Encoding strategy dynamics: When relationships between words determine strategy use

McDougal, Sine and Velmans, Max. 1993. Encoding strategy dynamics: When relationships between words determine strategy use. British Journal of Psychology, 84(2), pp. 227-248. ISSN 0007-1269 [Article]

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A number of questions remain largely unanswered about when subjects are likely to employ imagery as opposed to verbal encoding and the subsequent effect this will have on recall. The present experiments examined some of the factors determining such use. Subjects were asked to learn mixed lists of word pairs which were either spatially related (i.e. their referents normally appear in spatial contiguity) or categorically related (their referents are members of a shared superordinate category) using either imagery or verbal mediators throughout. For half the pairs the encoding instructions were appropriate to the relationship between words (e.g. the use of imagery for spatially related pairs) and for the other pairs the instructions were inappropriate (e.g. the use of imagery for categorically related pairs). Subjects were not influenced by experimental instructions under these conditions but overwhelmingly used encodings appropriate to the relationship between words. Furthermore, it was found that subjects were able to adjust encoding strategies from one pair to the next in a flexible manner in accordance with the nature of the relationship between words. What determines strategy use at a given instant appears to result from the interaction of cues provided by the experimental materials with prior world knowledge relating to individual words or combinations of words. Recall for categorically related pairs was better than for spatially related pairs despite the fact that imagery was used more frequently for spatially related pairs and both types of pair were rated equally for concreteness and imageability. Alternative explanations for this finding are discussed.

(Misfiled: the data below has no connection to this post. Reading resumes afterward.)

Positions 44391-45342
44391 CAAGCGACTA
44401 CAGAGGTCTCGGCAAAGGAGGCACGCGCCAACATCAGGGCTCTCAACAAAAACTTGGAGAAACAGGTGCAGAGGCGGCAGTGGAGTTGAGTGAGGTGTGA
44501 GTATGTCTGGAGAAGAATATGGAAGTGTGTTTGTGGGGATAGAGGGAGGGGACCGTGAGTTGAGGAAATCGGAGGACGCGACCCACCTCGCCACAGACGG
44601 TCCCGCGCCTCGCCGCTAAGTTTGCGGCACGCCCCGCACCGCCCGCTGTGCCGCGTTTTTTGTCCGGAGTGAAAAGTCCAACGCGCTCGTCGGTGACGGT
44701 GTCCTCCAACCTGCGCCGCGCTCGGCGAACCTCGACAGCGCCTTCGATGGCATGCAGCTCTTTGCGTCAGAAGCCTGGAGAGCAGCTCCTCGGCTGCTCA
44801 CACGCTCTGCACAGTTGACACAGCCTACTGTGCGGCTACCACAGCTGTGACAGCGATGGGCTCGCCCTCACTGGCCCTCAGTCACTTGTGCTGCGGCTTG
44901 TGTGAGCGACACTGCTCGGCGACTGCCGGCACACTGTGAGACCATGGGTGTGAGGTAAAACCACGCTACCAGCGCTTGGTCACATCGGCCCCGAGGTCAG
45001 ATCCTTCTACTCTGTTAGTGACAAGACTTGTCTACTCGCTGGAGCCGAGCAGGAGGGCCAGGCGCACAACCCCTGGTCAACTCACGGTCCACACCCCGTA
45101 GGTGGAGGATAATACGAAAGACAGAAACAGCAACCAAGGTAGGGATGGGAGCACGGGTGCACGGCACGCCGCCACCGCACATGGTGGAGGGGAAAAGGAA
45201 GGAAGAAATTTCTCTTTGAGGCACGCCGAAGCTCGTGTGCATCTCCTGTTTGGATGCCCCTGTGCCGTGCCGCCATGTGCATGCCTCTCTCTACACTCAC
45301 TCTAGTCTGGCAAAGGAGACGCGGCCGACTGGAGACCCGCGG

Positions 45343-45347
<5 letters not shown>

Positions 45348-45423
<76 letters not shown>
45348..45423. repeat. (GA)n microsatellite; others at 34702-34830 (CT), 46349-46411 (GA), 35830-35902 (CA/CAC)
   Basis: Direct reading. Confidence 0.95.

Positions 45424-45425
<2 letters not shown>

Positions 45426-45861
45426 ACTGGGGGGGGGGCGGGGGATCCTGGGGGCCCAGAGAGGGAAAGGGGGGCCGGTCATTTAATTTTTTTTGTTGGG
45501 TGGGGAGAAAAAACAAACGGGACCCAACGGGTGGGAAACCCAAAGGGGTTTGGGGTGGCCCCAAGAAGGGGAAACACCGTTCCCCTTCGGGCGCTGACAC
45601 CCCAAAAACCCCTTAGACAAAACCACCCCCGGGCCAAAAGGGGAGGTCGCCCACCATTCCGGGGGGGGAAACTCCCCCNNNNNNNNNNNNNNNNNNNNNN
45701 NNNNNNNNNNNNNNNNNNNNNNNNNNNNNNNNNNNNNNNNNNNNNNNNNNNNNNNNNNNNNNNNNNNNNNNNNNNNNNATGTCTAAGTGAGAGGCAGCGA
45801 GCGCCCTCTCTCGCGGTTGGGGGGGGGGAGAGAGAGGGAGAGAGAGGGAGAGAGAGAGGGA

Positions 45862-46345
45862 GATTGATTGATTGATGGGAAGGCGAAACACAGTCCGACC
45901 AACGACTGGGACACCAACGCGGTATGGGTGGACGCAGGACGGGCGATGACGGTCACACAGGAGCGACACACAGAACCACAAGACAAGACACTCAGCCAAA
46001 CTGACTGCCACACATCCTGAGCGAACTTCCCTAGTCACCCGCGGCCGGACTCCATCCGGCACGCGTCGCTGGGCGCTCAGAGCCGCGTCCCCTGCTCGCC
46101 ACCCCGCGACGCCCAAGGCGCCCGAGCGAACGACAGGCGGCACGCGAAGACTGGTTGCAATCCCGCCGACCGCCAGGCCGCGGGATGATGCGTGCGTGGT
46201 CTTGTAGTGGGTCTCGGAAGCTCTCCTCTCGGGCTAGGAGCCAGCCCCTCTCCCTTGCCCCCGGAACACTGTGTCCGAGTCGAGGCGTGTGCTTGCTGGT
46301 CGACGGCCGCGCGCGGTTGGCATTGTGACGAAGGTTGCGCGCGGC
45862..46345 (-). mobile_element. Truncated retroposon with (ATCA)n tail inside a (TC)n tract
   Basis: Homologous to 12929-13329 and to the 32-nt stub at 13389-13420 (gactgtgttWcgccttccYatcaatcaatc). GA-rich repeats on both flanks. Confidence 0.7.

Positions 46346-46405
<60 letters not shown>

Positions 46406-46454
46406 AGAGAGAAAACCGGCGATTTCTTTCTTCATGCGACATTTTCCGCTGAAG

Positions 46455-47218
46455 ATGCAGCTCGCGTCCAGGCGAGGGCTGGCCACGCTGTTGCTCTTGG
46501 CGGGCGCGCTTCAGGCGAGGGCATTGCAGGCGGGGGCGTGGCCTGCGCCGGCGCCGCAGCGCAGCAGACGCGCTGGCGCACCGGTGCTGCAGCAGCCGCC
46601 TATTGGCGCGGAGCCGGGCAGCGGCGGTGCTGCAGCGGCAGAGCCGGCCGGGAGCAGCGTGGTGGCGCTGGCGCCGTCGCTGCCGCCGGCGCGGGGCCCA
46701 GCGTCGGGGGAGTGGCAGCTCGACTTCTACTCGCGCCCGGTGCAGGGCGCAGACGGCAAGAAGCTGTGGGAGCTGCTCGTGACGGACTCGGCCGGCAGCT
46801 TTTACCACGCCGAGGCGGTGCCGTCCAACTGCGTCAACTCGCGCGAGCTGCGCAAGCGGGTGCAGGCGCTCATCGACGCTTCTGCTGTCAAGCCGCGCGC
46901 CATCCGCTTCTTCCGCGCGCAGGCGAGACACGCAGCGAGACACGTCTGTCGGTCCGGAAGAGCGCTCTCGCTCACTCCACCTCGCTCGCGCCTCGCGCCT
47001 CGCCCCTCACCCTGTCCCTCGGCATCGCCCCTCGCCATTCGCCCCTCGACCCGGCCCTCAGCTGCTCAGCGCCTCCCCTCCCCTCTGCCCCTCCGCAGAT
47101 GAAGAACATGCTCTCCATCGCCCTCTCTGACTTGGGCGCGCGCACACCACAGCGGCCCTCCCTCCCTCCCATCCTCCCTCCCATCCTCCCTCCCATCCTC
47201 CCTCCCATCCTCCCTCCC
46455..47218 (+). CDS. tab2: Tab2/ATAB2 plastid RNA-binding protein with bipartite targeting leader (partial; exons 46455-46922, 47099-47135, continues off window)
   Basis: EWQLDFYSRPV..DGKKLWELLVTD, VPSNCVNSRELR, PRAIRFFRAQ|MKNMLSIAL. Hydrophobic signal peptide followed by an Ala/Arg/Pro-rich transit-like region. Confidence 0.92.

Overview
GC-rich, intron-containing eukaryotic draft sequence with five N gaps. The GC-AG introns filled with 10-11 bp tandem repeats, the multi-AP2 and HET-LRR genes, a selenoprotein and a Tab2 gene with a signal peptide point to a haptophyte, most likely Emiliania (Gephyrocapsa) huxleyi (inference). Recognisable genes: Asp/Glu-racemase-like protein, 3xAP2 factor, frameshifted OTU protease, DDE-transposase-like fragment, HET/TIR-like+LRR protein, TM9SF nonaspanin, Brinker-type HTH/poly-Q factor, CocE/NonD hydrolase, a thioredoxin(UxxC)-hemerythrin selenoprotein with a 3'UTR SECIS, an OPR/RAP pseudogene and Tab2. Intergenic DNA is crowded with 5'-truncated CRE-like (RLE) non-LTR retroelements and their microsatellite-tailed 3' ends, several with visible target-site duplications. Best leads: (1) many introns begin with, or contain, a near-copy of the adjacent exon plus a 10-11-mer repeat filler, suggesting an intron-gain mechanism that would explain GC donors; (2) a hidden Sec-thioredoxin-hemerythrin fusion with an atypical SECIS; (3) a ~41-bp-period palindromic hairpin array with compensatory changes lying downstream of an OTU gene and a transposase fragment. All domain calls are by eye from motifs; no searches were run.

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Date Deposited:

12 Apr 2019 16:30

Last Modified:

12 Apr 2019 16:30

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Yes, this version has been peer-reviewed.



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